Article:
About the signs and symptoms of head and neck cancer

Head and neck cancer symptoms depend on:

  • where in the head and neck the cancer started
  • if it has spread anywhere nearby, such as the lymph nodes in the neck.

If you have certain symptoms, your dentist or GP should refer you to see a specialist within 2 weeks. This is called an urgent referral. These symptoms include:

  • an ulcer anywhere in the mouth area (including the tongue) lasting for more than 3 weeks
  • a red patch (erythroplakia) or red and white patch (erythroleukoplakia) anywhere inside the mouth
  • a white patch on its own (leukoplakia) anywhere inside the mouth
  • a lump in the neck that does not go away after 2 to 3 weeks
  • a lump on the lip or anywhere inside the mouth that does not go away
  • a sore tongue that is not getting better
  • throat pain, persistent hoarseness and difficulty swallowing that is not improving.

Specific types of head and neck cancer and symptoms

This page covers the common signs and symptoms for all head and neck cancers. We have information about specific symptoms of the following types of head and neck cancers:

Any of the symptoms here can be caused by conditions other than cancer but it is important to have them checked by your GP or dentist, especially if they do not go away or are getting worse.

Symptoms of head and neck cancer can include one or more of the symptoms listed below.

Pain or bleeding

Pain or bleeding could include:

  • discomfort or pain, usually in the mouth
  • bleeding in the mouth or nosebleeds
  • a sore throat or earache that does not get better
  • pain in the cheek or any part of your face
  • pain behind the nose or in the upper teeth.


You may have swelling:

  • in the upper neck, caused by a swollen lymph node
  • in front of or behind the ear, or under the jawbone
  • in the cheek
  • around the eyes.

Breathing problems

You might notice that you:

  • have a blocked nose on one side that does not clear
  • are breathing more loudly than usual.

Bad breath (halitosis)

If you have bad breath that does not improve with better oral hygiene, speak to your doctor.

Changes to eating, speaking and hearing

These changes could be:

  • difficulty or pain with chewing, swallowing or speaking
  • loose teeth for no obvious reason, or dentures that do not fit well anymore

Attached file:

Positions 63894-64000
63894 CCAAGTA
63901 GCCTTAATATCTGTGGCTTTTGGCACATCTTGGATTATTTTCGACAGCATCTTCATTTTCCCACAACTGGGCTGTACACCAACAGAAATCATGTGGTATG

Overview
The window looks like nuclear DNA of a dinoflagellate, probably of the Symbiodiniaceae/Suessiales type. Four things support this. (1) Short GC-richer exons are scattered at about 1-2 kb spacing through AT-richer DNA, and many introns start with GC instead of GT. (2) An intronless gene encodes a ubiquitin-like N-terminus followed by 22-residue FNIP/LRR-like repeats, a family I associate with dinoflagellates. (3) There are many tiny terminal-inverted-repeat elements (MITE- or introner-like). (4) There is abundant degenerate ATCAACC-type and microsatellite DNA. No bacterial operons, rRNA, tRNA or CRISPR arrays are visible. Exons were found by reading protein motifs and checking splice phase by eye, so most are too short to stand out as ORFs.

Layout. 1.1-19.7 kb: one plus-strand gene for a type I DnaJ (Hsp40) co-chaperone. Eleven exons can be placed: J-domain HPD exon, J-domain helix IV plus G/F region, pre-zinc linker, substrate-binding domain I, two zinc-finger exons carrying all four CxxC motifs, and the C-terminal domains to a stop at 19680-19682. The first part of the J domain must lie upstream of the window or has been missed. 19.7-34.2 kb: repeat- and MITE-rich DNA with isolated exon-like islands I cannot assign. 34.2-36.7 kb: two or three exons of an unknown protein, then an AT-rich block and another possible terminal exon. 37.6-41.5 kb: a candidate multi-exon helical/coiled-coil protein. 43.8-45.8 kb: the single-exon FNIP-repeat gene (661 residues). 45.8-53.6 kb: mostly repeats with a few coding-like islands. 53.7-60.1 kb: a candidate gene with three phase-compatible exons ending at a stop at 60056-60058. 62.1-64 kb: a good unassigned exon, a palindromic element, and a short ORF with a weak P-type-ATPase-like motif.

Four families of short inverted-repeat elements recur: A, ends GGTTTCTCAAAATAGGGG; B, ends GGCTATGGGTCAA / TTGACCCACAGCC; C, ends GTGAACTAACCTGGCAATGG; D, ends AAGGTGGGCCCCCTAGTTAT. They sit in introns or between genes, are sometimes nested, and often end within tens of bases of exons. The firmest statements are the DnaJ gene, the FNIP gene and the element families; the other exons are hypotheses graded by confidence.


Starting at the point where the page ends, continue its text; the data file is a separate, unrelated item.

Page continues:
• changes in your speech
  • numbness of the cheek, upper lip, upper teeth or side of the nose
  • drooping on one side of the face or difficulty opening your mouth
  • changes in your hearing.

Losing weight

If you are losing weight for no obvious reason, speak to your doctor.

Lumps in the neck

If a cancer in the mouth or throat spreads from where it started, the first place it usually spreads to is the lymph nodes in the neck. This might cause a painless lump in the neck.

Swollen lymph nodes are more likely to be caused by an infection than cancer.

If a lump on your neck does not go away after 2 to 3 weeks, your GP should refer you to a specialist doctor.

Or, they may refer you to a one-stop neck lump clinic, where they can do all the tests to diagnose the cause of your symptoms.

We understand that showing any symptoms of what could be cancer is worrying. The most important thing is to speak to your GP as soon as possible. We're also here if you need someone to talk to. You can:

Get this information in another language or format

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We have information about cancer symptoms in over 16 languages, and in other formats including audiobooks, and easy read.

If we don't have what you are looking for, you can ask for information to be translated for free or provided in a format to suit you. Email us at cancerinformationteam@macmillan.org.uk or call us on 0808 808 00 00.

About our information

  • References

    Below is a sample of the sources used in our head and neck cancer information. If you would like more information about the sources we use, please contact us at cancerinformationteam@macmillan.org.uk

    Machiels J.-P, Leemans C. R. et al. Squamous cell carcinoma of the oral cavity, larynx, oropharynx and hypopharynx. EHNS- ESMO-ESTRO Clinical Practice Guidelines for diagnosis, treatment and follow-up. Annals of Oncology, 2020. Volume 31, Issue 11, Pages 1462-1475.

    National Institute for Health and Care Excellence (NICE). Cancer of the upper aerodigestive tract: assessment and management in people aged 16 and over. NICE guideline NG36 2016 (updated 2018). 

  • Reviewers

    This information has been written, revised and edited by Macmillan Cancer Support’s Cancer Information Development team. It has been reviewed by expert medical and health professionals and people living with cancer. It has been approved by Senior Medical Editor, Dr Chris Alcock, Consultant Clinical Oncologist.

    Our cancer information has been awarded the PIF TICK. Created by the Patient Information Forum, this quality mark shows we meet PIF’s 10 criteria for trustworthy health information.

Date reviewed

Reviewed: 01 March 2022
Next review: 01 March 2025
Trusted Information Creator - Patient Information Forum
Trusted Information Creator - Patient Information Forum

Our cancer information meets the PIF TICK quality mark.

This means it is easy to use, up-to-date and based on the latest evidence. Learn more about how we produce our information.